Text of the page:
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Saturday, October 19, 2013

The great divide inequalites and 99 %

The great divide

UK income inequality is among the highest in the developed world and evidence shows that this is bad for almost everyone. 

Over the past 30 years, income inequality in the UK has grown at an alarming rate. 
This infographic shows the extent of this inequality, and how most people would be better off today if we lived in a more equal society.  Please use the options to the right to share this with others. 

The Equality Trust works to reduce income inequality in order to improve the quality of life in the UK.

Nothing new. In December 2011, it was written 

 how do different countries compare?

Inequality across the world is rising fast, says a new report out from the OECD which shows it getting worse.

Simon Garfield describes his favorite map of London. (from =50 to 01:24)

Simon Garfield explores the weird and wonderful world of cartography

Visual du Jour on inequalities at
Class warfare Winners and Losers
This situation was accomplished through policy over decades, Structure / History / Power, people, never forget the SHiP!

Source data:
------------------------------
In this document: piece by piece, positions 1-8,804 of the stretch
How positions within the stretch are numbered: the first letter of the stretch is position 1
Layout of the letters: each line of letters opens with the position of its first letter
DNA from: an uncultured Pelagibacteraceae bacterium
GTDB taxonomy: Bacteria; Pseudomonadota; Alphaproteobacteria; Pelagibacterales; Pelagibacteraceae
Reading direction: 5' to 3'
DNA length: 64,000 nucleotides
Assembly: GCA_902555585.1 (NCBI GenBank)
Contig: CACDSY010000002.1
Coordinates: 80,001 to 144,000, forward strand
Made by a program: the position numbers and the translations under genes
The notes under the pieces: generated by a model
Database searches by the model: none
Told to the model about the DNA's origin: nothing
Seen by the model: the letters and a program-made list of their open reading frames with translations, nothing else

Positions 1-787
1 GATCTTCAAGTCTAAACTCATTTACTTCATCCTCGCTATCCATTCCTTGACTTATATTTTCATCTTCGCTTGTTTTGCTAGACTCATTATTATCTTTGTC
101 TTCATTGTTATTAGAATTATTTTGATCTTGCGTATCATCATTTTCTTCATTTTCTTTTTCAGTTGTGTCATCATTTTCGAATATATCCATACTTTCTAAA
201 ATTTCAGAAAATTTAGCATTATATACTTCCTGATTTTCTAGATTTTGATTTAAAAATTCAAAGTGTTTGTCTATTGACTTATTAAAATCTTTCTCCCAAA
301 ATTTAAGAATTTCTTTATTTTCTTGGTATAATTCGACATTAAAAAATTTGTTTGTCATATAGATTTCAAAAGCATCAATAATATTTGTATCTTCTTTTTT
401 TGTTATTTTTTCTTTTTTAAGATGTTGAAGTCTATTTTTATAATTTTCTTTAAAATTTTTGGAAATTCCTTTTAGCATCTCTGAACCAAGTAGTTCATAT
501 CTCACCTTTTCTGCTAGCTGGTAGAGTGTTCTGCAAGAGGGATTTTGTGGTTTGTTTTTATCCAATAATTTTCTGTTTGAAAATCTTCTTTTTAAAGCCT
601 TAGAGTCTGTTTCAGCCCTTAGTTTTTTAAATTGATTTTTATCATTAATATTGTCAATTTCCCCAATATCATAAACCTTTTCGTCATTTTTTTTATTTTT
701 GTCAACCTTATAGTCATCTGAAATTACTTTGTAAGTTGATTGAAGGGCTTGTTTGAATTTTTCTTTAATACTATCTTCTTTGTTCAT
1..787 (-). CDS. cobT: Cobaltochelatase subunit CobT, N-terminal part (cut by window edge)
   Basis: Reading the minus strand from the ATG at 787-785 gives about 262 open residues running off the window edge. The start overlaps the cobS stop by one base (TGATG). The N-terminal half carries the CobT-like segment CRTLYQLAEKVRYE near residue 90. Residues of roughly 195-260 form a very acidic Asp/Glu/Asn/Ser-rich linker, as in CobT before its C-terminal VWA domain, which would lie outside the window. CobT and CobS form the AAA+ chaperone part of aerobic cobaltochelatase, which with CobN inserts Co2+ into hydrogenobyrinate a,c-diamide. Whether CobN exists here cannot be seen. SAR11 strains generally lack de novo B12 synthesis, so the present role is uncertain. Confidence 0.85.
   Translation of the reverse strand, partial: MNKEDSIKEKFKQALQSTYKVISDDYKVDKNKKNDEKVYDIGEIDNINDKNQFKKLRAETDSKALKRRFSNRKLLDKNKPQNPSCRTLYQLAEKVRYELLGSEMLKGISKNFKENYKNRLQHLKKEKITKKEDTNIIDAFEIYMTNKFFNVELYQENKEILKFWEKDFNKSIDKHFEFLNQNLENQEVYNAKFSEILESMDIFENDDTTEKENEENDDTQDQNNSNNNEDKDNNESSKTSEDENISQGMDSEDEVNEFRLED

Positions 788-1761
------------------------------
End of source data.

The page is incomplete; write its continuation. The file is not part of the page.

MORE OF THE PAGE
Inequality Is a Choice  By JOSEPH E. STIGLITZ (NYTimes)

Of the advanced economies, America has some of the worst disparities in incomes and opportunities, with devastating macroeconomic consequences. The gross domestic product of the United States has more than quadrupled in the last 40 years and nearly doubled in the last 25, but as is now well known, the benefits have gone to the top — and increasingly to the very, very top.

  • Last year, the top 1 percent of Americans took home 22 percent of the nation’s income; 
  • the top 0.1 percent, 11 percent. 
  • Ninety-five percent of all income gains since 2009 have gone to the top 1 percent. 

Recently released census figures show that median income in America hasn’t budged in almost a quarter-century. The typical American man makes less than he did 45 years ago (after adjusting for inflation); men who graduated from high school but don’t have four-year college degrees make almost 40 percent less than they did four decades ago.
American inequality began its upswing 30 years ago, along with tax decreases for the rich and the easing of regulations on the financial sector. That’s no coincidence. It has worsened as we have under-invested in our infrastructure, education and health care systems, and social safety nets. Rising inequality reinforces itself by corroding our political system and our democratic governance.
And Europe seems all too eager to follow America’s bad example.

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